It has pride, information, and, for a touch of spice, shameful joy at the suffering of people from out of town. A perfect headline for a local paper.
Monthly Archives: December 2008
That’s meant as praise. See also from the same author: “Chinese torturers’ bamboo shoots got under the nails.”
As he notes the sales shooting from 20,000 pre-prize to 300,000 post-prize, Pierre Assouline declares Atiq Rahimi’s Syngué sabour “a good Goncourt.” If a prize spurs a big leap in sales, then it is doing a big part of its job. But not all of it. Alone, it would make DBC Pierre a good Booker. Which it isn’t. Prizes also reward work that a philistine culture doesn’t appreciate. The problem with the DBC Pierre pick is that it conferred snob status on a junk artifact. This was a bon Goncourt both because the book is bon and for the French elite conferring snob status on an explicitly ethnic work. Don’t forget this is a nation where snob status is as powerful as celebrity status in the U.K. and U.S. A new hot word in French publishing circles: “bibliodiversité.”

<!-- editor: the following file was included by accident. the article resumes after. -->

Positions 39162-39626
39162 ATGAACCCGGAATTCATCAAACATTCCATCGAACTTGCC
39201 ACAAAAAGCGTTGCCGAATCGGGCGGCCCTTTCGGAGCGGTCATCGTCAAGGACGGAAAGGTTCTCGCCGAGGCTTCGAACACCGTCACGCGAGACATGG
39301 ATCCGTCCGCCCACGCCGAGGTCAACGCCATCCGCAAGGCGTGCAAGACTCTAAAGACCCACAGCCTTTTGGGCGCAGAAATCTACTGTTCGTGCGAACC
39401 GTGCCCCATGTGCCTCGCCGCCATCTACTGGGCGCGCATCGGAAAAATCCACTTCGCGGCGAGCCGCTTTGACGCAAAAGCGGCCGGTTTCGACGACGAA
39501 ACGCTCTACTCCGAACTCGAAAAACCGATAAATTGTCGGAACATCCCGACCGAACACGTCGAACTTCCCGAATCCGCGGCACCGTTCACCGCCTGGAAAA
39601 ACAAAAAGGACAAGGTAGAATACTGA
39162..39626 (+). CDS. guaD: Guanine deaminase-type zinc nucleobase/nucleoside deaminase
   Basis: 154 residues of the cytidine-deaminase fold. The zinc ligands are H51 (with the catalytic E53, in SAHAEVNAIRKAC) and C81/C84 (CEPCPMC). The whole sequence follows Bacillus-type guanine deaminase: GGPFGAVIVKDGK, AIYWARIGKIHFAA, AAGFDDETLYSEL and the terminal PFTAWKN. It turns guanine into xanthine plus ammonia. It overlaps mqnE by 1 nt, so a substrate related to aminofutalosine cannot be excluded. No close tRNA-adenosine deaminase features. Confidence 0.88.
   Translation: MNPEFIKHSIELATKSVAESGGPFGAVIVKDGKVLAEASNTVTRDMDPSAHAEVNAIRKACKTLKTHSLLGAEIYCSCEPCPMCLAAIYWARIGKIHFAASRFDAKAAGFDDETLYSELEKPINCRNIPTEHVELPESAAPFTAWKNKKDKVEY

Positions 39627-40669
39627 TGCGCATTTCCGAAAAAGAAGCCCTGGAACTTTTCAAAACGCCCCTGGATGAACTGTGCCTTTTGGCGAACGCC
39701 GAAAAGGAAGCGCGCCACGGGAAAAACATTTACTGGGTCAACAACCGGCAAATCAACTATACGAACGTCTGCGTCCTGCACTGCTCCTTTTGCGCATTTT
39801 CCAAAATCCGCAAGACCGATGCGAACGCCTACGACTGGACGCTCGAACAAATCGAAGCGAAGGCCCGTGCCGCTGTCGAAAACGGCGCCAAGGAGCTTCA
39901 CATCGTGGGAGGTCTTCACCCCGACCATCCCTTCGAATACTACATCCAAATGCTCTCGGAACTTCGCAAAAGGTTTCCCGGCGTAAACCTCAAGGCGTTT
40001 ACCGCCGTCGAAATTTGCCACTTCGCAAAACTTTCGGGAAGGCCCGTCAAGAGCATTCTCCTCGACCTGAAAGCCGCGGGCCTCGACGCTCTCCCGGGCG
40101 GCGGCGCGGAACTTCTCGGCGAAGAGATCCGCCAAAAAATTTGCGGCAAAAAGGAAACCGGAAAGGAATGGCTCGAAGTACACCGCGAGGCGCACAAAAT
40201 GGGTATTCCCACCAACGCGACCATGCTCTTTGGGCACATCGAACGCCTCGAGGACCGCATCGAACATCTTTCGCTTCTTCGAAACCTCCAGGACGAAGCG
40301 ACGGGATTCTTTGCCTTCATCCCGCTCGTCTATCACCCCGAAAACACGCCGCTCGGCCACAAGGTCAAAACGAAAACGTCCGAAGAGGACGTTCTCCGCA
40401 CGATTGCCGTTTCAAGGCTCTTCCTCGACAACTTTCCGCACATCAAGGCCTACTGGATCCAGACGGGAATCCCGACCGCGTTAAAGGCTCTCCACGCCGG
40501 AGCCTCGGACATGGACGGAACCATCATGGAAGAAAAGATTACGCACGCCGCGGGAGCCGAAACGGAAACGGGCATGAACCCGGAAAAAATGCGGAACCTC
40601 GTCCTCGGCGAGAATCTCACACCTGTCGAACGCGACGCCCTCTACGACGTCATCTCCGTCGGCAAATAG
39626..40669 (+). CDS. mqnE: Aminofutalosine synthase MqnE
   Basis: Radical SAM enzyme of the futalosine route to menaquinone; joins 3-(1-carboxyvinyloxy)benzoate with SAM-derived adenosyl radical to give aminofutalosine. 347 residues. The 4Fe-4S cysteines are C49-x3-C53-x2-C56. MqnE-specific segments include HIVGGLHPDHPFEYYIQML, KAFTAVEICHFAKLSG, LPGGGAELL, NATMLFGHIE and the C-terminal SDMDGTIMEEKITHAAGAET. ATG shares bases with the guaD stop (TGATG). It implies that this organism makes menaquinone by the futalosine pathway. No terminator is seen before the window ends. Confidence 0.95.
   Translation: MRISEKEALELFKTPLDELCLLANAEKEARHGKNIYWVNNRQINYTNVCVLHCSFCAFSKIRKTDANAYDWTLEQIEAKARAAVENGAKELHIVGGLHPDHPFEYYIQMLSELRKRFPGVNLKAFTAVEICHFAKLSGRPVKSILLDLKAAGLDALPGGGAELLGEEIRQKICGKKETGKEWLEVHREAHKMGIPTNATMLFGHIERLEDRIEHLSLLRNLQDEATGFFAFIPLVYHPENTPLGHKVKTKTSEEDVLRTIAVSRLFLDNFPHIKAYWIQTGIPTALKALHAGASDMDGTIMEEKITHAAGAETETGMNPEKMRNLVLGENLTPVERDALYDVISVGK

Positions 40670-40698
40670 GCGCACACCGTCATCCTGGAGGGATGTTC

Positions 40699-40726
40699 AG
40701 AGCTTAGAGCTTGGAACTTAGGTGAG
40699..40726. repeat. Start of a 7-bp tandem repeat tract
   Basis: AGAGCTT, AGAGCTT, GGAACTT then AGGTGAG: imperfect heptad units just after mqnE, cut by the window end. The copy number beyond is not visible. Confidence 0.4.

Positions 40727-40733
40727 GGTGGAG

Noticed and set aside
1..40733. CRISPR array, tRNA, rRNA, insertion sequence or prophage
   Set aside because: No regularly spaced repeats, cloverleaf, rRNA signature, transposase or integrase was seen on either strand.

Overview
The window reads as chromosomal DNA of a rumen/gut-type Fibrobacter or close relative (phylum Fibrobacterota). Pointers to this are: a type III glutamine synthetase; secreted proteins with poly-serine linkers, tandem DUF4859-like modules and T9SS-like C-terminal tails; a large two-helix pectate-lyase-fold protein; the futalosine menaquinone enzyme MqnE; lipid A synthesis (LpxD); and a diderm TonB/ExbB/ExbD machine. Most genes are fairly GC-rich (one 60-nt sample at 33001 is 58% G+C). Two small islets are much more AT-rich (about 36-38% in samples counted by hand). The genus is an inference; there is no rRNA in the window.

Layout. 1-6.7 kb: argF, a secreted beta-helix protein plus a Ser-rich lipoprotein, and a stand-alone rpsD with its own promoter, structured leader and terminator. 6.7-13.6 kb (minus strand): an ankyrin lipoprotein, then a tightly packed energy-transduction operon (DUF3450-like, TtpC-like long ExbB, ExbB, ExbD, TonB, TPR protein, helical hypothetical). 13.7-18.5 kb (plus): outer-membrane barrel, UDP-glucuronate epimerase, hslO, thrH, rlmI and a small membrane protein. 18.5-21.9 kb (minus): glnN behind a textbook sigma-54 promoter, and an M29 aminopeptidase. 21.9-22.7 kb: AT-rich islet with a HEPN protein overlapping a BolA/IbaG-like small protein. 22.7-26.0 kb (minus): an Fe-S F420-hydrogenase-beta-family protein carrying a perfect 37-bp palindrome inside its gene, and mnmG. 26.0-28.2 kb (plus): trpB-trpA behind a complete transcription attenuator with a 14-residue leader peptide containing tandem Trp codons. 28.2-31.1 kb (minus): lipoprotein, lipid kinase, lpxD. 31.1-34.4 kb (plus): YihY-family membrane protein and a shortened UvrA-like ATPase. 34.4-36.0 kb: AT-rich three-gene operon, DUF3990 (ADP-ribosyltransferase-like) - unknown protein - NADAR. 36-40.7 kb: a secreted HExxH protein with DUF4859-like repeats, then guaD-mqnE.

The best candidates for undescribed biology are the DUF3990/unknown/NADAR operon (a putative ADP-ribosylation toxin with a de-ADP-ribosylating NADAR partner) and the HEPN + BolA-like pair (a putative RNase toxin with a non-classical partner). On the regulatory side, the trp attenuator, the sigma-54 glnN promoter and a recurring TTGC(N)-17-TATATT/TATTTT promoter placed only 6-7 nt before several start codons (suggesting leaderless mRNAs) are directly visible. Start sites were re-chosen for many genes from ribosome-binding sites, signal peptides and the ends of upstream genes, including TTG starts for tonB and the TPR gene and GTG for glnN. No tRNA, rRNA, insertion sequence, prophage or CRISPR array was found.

As the images of them get older, they turn the geniuses of the vaudeville and silent film from comedians into highly talented ballet dancers, or else poets. But the jokes are hard to find. Where are they here?
A comparison between this, Britain’s first talkie, and “The Jazz Singer” shows just how far the British Empire has fallen and the American one has risen. The glamour of Jolson’s Hollywood hasn’t faded. Merson’s jokes have, into 5-year-old-ish remarks that baffle the aunts and uncles. Similarly, Jolson’s blackface gives a jolt, for all the wrong reasons, while Merson’s classical references seem as old and distant as Demosthenes. But this is pretty funny:
Merson eventually went bust after he tried to get a credit from Al Jolson who plagiarised his song ‘The Spaniard that Blighted My Life.’